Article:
Every Man a Menace

Every Man a Menace

by Patrick Hoffman

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Overview

Every Man a Menace by Patrick Hoffman

From “a rising star in the crime fiction world” ( Hollywood Reporter ), Every Man a Menace is a vital, edgy novel that tells the inside story of a high-stakes ecstasy-smuggling ring.

San Francisco is about to receive the biggest delivery of MDMA to hit the West Coast in years. Raymond Gaspar, just out of prison, is sent by his boss—who is still on the inside—to check on the increasingly erratic dealer expected to take care of the drug’s distribution. Meanwhile in Miami, the nightclub owner responsible for getting the ecstasy across the Pacific has just met the girl of his dreams—a Brazilian woman with a man’s name who can’t seem to keep her story straight. And thousands of miles away, in Bangkok, someone farther up the supply chain is about to make a phone call that will put all their lives at risk. Stretching from the Golden Triangle of Southeast Asia to the Golden Gate of San Francisco, Every Man a Menace offers an unflinching account of the making, moving, and selling of the drug known as Molly.

Product Details

ISBN-13: 9780802125446
Publisher: Grove/Atlantic, Inc.
Publication date: 10/04/2016
Pages: 288
Sales rank: 663,460
Product dimensions: 5.90(w) x 8.30(h) x 1.10(d)

About the Author

Patrick Hoffman is a writer and private investigator based in Brooklyn. His first novel, The White Van , was a finalist for the CWA Ian Fleming Steel Dagger Award. He was born in San Francisco and worked there as an investigator for a decade, both privately and at the San Francisco Public Defender’s Office.

Read an Excerpt

They relocated David Eban, the man they’d been using in Belgium, to San Francisco. He’d be in charge of picking up the frozen squid. He was a good worker—quiet and sober. All he had to do was drive to a fish warehouse in Oakland, hand a slip of paper to a Chinese kid who worked for Fariq’s organization, and throw the squid into his van. From there, he’d take it to a place he’d rented in Fremont, put it on the ground, and come back the next day, when it had thawed. Then he’d open it up and pull out the vacuum-sealed loaves of drugs. I used to love squid, he told them later. I can’t eat it anymore.

In those early days, Eban drove across the country once a month. He’d pack the drugs into a false compartment in the trunk of his SUV, hang a cross from his mirror, set the cruise control to just below the speed limit, and leave some toys gift wrapped on the backseat. San Francisco to Miami—four days of driving. After a while, though, these trips bothered Semion and Isaak—they were clearly the most exposed element of their plan. What they needed was a buyer in California.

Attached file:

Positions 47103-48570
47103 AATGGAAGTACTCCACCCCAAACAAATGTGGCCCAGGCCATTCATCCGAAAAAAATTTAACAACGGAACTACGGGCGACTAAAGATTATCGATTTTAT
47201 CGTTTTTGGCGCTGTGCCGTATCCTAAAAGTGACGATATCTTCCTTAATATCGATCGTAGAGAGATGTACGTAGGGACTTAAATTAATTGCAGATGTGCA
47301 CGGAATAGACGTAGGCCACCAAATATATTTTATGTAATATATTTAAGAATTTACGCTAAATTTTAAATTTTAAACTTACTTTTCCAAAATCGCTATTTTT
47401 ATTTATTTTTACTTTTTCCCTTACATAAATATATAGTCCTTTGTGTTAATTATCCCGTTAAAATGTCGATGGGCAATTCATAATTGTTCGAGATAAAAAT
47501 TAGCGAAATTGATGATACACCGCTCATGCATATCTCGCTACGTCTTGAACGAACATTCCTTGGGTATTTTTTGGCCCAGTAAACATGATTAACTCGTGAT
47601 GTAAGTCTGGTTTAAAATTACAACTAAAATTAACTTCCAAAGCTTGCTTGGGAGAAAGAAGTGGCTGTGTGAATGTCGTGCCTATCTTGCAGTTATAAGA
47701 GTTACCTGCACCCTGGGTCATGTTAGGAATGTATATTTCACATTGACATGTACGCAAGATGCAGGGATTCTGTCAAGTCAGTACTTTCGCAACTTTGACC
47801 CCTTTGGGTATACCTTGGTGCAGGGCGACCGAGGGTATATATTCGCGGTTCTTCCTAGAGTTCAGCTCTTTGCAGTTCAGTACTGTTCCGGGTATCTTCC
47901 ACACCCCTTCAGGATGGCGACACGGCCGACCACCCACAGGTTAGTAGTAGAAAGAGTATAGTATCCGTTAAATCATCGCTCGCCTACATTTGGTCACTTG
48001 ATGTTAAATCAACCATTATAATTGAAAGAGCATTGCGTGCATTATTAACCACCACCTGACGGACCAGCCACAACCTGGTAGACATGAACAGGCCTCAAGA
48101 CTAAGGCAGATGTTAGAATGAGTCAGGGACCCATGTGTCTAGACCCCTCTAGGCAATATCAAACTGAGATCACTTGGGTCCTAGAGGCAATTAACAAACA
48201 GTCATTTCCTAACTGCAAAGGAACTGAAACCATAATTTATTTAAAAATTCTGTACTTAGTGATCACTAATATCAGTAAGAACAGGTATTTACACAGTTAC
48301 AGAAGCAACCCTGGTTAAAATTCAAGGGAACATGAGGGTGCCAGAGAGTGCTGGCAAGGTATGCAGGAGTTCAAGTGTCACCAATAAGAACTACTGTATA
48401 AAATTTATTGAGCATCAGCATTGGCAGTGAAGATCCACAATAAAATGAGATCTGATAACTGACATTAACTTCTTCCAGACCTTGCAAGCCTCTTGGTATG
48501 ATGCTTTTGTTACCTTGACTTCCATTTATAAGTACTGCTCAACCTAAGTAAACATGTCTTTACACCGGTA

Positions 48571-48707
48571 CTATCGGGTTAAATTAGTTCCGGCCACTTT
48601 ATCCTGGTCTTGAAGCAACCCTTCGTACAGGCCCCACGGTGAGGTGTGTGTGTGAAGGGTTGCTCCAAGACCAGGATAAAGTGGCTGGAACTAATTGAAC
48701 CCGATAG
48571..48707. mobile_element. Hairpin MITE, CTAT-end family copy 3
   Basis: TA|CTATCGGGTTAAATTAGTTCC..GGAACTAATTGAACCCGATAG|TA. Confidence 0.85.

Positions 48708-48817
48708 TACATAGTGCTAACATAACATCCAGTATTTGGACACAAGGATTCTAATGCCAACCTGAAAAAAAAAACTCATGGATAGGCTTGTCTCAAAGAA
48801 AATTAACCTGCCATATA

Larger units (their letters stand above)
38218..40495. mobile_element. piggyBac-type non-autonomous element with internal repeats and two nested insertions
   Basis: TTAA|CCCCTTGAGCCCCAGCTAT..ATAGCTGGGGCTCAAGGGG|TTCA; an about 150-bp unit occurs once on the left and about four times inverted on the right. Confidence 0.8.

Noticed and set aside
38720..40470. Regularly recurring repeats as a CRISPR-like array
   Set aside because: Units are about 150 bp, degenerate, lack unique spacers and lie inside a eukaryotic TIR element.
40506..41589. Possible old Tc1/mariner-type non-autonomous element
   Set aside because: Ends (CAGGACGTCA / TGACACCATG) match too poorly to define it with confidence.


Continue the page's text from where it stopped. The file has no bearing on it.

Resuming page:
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Every Man a Menace: A Novel 5 out of 5 based on 0 ratings. 1 reviews.
Anarresti 6 months ago
I heard a Ringer podcast interview with the author and was impressed so I bought his book. The story takes place over a few weeks in the lives of partners in an illegal drug supply chain. A huge shipment of MDMA is coming into San Francisco, the first of many planned, setting off a chain of cause and effect from Burma to Miami, upsetting long-standing smooth operations, leading normally cool players to make hasty decisions, exaggerating the effects of what would have been trivial mistakes, and sweeping up major criminals and bit players in a violent reorganization (sometimes elimination) of relationships that they cannot walk away from. The situation would all have been easy enough to sort out except that none of the players trusts any of the others and the penalty for misplaced trust is likely an early death. Lies are detected but liars cannot be confronted since it's best to let them think they're getting away with it. Each character senses a trap but no one is sure who has set it or how it will be sprung. Hence, "every man a menace". It's a face-paced tightly written crime story that bounces between character POV and exposition. None of the characters is deeply drawn and no one changes during the story although their situations do. The entertainment is in the interactions of the subplots and how the author depicts the characters' growing fears, frustrations, and suspicions, and, in the end, helplessness in the face of events they cannot see coming until it is too late. In the end, just to wake up in the morning is a victory. I don't read often in this genre and I enjoyed it.